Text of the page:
Scotland's transition to a more prosperous, low carbon economy is already well underway. Decarbonising the way we heat our buildings is a critical next stage in this transition.
The Scottish Energy Strategy sets out a whole-system vision for the transition, placing energy efficiency alongside a low carbon heat supply. It sets two key targets for the Scottish energy system by 2030:
1. The equivalent of 50% of the energy for Scotland's heat, transport and electricity consumption to be supplied from renewable sources
2. An increase of 30% in the productivity of energy use across the Scottish economy
These targets are in line with our over-arching long-term target to reduce emissions by at least 80% by 2050 (as required by the Climate Change (Scotland) Act), and our stated ambition for Scotland's buildings to be near zero carbon by 2050. The Climate Change Plan outlines an ambitious trajectory for the decarbonisation of Scotland's heat supply which will see around 35% of domestic and 70% of non-domestic buildings' heat supplied by low carbon sources by 2032 (Figure 1).
Figure 1: Scotland's path towards heat decarbonisation
It is important that efforts to decarbonise our heat supply also support our objectives to eradicate fuel poverty and create sustainable and inclusive growth. We have established the independent Just Transition Commission to provide practical advice to Scottish Ministers on how we can move to a carbon-neutral economy that is fair for all. Our Energy Strategy is clear that we will maintain Scotland's leadership in developing local energy systems, building on a legacy of strong community engagement in local renewable generation. We will publish a Local Energy Systems Policy Statement during 2019.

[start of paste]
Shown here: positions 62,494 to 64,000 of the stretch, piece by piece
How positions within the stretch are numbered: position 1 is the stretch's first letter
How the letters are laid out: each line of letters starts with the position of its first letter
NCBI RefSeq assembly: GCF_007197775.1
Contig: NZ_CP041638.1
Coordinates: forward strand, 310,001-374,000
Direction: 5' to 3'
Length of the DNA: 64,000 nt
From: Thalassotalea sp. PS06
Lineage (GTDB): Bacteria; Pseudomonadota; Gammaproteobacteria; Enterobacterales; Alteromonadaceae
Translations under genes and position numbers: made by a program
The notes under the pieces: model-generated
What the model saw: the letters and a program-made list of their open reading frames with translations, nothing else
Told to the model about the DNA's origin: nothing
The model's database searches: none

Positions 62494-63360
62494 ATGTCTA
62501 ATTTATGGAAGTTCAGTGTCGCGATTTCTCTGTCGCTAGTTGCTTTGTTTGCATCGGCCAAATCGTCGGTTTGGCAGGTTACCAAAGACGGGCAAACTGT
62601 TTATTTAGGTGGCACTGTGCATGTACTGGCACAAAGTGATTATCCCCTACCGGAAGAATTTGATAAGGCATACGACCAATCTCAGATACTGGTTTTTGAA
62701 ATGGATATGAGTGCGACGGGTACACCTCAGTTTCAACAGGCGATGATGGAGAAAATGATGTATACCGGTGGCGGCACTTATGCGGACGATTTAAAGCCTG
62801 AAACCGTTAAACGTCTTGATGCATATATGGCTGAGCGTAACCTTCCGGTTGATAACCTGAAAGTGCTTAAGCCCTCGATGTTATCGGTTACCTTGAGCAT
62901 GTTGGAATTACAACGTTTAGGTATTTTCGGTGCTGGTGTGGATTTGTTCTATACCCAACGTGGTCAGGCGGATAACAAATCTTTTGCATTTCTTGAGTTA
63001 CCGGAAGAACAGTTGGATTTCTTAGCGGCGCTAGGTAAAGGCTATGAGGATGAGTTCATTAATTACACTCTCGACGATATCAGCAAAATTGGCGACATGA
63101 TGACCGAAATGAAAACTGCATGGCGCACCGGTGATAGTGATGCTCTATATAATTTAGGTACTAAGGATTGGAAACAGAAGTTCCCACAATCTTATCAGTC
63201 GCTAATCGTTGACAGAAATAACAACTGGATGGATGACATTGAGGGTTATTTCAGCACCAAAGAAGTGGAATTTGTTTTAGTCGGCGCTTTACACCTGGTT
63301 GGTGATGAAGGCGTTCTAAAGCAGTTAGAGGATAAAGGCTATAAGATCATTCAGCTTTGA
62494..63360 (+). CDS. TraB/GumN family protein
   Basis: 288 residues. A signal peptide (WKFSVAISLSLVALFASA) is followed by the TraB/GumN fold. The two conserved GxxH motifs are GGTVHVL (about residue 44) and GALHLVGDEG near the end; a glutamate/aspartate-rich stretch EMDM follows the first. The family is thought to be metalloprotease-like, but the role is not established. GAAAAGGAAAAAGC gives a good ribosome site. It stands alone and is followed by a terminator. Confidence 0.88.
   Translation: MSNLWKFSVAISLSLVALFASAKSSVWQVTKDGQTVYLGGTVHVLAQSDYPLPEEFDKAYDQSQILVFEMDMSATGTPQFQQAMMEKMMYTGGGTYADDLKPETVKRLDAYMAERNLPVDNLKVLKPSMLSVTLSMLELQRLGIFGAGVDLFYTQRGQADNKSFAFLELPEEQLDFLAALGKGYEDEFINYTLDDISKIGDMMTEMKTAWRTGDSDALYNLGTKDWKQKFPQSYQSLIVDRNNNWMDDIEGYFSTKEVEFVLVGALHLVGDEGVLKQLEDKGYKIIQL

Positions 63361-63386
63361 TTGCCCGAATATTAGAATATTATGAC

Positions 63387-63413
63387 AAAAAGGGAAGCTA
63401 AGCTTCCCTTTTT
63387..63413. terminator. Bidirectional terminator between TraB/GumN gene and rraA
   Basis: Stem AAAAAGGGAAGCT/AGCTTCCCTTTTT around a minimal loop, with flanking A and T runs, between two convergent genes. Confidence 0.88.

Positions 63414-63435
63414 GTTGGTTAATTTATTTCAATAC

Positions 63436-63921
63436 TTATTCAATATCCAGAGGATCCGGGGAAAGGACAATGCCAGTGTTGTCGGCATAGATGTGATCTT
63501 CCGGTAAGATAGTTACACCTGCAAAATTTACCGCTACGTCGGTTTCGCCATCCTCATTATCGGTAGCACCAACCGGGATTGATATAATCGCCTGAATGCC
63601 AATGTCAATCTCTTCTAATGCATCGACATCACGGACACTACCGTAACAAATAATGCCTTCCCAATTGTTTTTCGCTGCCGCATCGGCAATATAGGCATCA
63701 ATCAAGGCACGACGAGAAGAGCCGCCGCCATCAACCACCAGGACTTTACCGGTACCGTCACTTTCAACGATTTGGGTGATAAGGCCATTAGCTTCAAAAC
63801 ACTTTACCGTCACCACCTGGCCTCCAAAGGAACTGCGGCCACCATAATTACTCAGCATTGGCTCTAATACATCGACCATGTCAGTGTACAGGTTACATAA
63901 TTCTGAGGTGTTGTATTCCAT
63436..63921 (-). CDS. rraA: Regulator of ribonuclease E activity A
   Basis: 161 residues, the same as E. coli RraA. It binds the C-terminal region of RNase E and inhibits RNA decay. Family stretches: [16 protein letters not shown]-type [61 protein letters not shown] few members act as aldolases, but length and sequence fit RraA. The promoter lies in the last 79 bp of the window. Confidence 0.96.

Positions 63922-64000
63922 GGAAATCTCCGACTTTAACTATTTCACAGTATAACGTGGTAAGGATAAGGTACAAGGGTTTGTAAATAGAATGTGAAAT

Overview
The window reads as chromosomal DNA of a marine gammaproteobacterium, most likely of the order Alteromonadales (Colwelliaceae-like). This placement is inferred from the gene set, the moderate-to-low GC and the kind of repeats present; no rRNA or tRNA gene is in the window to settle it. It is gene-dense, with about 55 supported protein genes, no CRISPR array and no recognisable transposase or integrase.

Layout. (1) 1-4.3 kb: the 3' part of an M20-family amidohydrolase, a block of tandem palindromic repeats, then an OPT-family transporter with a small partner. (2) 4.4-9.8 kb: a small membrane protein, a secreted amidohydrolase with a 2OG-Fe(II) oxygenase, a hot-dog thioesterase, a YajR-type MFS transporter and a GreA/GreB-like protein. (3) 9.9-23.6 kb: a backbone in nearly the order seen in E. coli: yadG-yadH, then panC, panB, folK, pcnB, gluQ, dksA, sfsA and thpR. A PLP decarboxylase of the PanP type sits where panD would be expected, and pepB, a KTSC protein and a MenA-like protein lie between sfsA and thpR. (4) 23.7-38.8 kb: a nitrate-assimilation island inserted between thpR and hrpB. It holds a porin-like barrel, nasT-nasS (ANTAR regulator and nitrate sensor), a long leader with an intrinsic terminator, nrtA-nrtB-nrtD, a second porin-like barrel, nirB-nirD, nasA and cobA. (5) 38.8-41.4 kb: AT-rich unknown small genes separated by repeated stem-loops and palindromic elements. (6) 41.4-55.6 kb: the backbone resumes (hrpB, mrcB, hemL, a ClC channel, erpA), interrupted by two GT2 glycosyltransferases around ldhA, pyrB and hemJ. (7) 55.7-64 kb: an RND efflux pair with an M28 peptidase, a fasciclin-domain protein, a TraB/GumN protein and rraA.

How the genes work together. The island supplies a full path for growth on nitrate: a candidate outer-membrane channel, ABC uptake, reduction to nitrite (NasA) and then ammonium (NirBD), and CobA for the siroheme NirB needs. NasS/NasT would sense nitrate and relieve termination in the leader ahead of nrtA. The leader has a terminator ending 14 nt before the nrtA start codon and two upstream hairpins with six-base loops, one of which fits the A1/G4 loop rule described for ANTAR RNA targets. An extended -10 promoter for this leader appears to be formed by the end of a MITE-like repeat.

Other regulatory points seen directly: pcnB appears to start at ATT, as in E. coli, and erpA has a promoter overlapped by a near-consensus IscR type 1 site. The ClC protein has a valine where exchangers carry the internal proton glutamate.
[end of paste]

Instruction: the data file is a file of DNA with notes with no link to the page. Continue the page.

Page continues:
The Energy Strategy also sets out that bioenergy will have an important role in our future energy system. We will publish a draft Bioenergy Action Plan, providing clearer scope for the development of bioenergy in the Scottish energy system. This will be informed by research that aims to improve our understanding of the potential contribution that bioenergy can make to meeting Scottish energy demand across power, heat and transport fuels.
The Call for Evidence
This call builds on previous consultations and is focussed on an area within our control. It seeks evidence on the technologies and the government action necessary to support the decarbonisation of the heat supply of buildings that currently do not use mains gas as their primary heating fuel. In particular, we are seeking evidence and views on:
- The best low carbon heating technologies for deployment as alternatives to carbon intensive technologies, and where these technologies can most feasibly be deployed;
- Barriers to uptake and how these may be overcome;
- The relationship between energy efficiency levels and heat supply options;
- The challenges, risks and opportunities to Scotland's businesses, existing heating system and heating fuel supply chains and carbon intensive industries
- The potential impact that a transition to low carbon heat may have on fuel poverty.
The call for evidence will run for 12 weeks from 26 March 2019 – 18 June 2019. We will then analyse the responses received to inform further policy development. The responses, where relevant, will help us develop a Bioenergy Action Plan and Local Energy Systems Policy Statement.